|Department of Public Information • News and Media Division • New York|
World ocean day marked by United Nations atlas of oceans’ fifth year online
The Food and Agriculture Organization (FAO) and a group of 14 partner organizations are celebrating World Ocean Day tomorrow, 8 June, by marking the fifth anniversary of the United Nations Atlas of the Oceans (www.oceansatlas.org), a pioneering online encyclopaedia containing a wealth of information on the world’s oceans that is maintained collaboratively by an international network of expert editors.
The Atlas was launched in 2002 by a group of United Nations agencies and their partners -- constituting some of the world’s foremost ocean agencies -- amid mounting concern over the continuing deterioration of marine and coastal ecosystems with the goal of helping to reverse this decline and promote the sustainable development of oceans. Overfishing, destruction of coastal habitat and pollution from industry, farms and households are endangering not only fish -- an important source of animal protein in the human diet -- but also are affecting marine biodiversity and even the global climate.
The Atlas allows policymakers, resource managers, academics and experts to access, contribute and continuously update and expand human knowledge on these issues—and their possible solutions.
“The basic idea is to pool knowledge and expertise from around the globe in one easy-to-use tool that can deepen our understanding of marine environments and help promote a shared, coherent vision for ocean management,” said Jorge Csirke, Director of FAO’s Fisheries and Aquaculture Management Division and the United Nations Atlas Project Director.
Currently the Atlas contains more than 4,000 entries on a vast range of themes, from fisheries biology to ocean law to undersea prospecting for pharmaceuticals to maritime transport and telecommunications.
Each topic category provides background information, lists United Nations agency programme roles and involved organizations, describes relevant legal and policy frameworks, identifies research needs, and gives an assessment of what the future holds.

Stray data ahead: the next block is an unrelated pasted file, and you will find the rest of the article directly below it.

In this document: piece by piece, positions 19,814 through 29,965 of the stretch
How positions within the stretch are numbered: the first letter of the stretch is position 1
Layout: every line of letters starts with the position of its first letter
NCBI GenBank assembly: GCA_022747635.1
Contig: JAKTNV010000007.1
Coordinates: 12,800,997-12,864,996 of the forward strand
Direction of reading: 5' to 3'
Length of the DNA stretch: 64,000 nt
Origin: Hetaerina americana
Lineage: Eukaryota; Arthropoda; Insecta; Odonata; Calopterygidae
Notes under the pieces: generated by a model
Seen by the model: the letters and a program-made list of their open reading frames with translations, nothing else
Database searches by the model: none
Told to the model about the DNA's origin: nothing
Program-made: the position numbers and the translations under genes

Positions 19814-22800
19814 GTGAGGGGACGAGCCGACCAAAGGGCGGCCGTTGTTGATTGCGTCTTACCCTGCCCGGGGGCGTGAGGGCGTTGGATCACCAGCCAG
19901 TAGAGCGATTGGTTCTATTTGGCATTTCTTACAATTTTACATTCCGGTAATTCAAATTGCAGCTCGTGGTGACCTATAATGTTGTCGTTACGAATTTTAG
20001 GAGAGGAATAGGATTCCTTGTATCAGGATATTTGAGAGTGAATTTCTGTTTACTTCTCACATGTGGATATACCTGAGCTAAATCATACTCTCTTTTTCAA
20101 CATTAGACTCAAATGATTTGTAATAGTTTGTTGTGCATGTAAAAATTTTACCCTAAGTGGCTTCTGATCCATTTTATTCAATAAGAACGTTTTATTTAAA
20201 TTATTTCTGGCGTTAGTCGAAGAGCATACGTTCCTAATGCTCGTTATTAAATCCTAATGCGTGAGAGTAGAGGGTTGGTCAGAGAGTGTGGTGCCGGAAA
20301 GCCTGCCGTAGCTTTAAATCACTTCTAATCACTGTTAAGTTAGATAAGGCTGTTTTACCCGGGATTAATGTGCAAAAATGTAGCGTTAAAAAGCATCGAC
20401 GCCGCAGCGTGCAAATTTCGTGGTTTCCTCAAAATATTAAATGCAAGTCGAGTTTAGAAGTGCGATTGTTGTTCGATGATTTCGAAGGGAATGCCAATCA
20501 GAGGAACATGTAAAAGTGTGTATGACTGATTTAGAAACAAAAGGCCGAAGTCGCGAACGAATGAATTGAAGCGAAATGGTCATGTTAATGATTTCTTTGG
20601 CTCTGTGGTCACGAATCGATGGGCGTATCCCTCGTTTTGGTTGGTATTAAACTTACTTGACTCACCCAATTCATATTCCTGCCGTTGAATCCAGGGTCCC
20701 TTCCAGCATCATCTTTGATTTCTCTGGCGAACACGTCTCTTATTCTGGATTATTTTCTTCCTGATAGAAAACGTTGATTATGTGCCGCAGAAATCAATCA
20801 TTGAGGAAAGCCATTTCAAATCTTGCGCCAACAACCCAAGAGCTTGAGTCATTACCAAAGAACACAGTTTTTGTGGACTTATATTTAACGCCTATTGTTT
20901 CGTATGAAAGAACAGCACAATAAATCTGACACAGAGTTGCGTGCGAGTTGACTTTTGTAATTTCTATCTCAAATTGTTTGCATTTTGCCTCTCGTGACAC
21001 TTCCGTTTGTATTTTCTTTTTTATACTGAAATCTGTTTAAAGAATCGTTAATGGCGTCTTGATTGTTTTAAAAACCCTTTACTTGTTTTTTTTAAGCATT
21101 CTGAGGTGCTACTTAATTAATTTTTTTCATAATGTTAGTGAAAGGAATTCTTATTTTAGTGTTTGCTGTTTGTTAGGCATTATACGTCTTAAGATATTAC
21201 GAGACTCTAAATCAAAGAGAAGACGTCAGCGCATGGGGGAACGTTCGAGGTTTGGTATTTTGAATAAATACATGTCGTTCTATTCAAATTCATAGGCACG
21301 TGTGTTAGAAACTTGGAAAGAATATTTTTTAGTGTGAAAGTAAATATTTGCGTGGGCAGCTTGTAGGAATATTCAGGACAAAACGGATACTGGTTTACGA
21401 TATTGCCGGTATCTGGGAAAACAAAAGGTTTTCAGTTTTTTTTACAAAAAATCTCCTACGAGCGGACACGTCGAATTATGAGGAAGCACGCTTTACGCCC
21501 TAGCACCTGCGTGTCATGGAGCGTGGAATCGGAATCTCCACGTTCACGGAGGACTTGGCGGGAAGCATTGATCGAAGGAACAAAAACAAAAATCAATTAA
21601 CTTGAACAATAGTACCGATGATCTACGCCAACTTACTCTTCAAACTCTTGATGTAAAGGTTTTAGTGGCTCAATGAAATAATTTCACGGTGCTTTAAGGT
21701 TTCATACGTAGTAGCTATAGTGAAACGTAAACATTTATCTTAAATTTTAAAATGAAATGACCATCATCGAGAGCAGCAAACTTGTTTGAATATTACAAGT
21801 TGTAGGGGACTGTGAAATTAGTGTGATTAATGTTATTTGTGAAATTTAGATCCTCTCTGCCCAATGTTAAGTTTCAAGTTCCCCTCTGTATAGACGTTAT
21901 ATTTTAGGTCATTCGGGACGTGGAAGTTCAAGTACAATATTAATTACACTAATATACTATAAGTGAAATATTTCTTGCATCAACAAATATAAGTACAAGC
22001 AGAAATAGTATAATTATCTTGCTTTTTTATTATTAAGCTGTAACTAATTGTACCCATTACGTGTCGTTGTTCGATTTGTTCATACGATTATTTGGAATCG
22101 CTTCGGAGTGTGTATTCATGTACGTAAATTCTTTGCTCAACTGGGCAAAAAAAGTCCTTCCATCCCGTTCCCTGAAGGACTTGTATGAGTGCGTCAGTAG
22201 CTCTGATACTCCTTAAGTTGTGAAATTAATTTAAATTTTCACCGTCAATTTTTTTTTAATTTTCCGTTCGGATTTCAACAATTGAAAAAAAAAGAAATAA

These entries are maintained by a network of 42 volunteer expert editors, with another 7,000-plus “members” who receive regular updates on new or altered Atlas content, contribute to the content and give feedback to the editors.
About 100,000 people access the United Nations Atlas of the Oceans website each month.
Acting under the United Nations Ocean and Coastal Areas Network (UN-Oceans) framework, 15 United Nations and non-United Nations organizations make up the Atlas partnership, with the Food and Agriculture Organization serving as the coordinating Secretariat: the International Atomic Energy Agency; the International Maritime Organization; the International Seabed Authority; the Secretariat of the Convention on Biological Diversity; United Nations Department of Economic and Social Affairs; the United Nations Environment Programme; the World Meteorological Organization; the Census of Marine Life; Russia’s Head Department of Navigation and Oceanography; the Intergovernmental Oceanographic Commission of the United Nations Educational, Scientific and Cultural Organization; the National Geographic Society; the United States National Oceanic and Atmospheric Administration; the World Ocean Observatory; and the World Resources Institute with initial funding from the United Nations Foundation.
For further information, please contact: Tina Farmer, Food and Agriculture Organization, tel.: +39 06 5705 6846, e-mail: email@example.com; Anne Rogers, United Nations Department of Economic and Social Affairs, tel.: +1 212 963 2476, e-mail: firstname.lastname@example.org.
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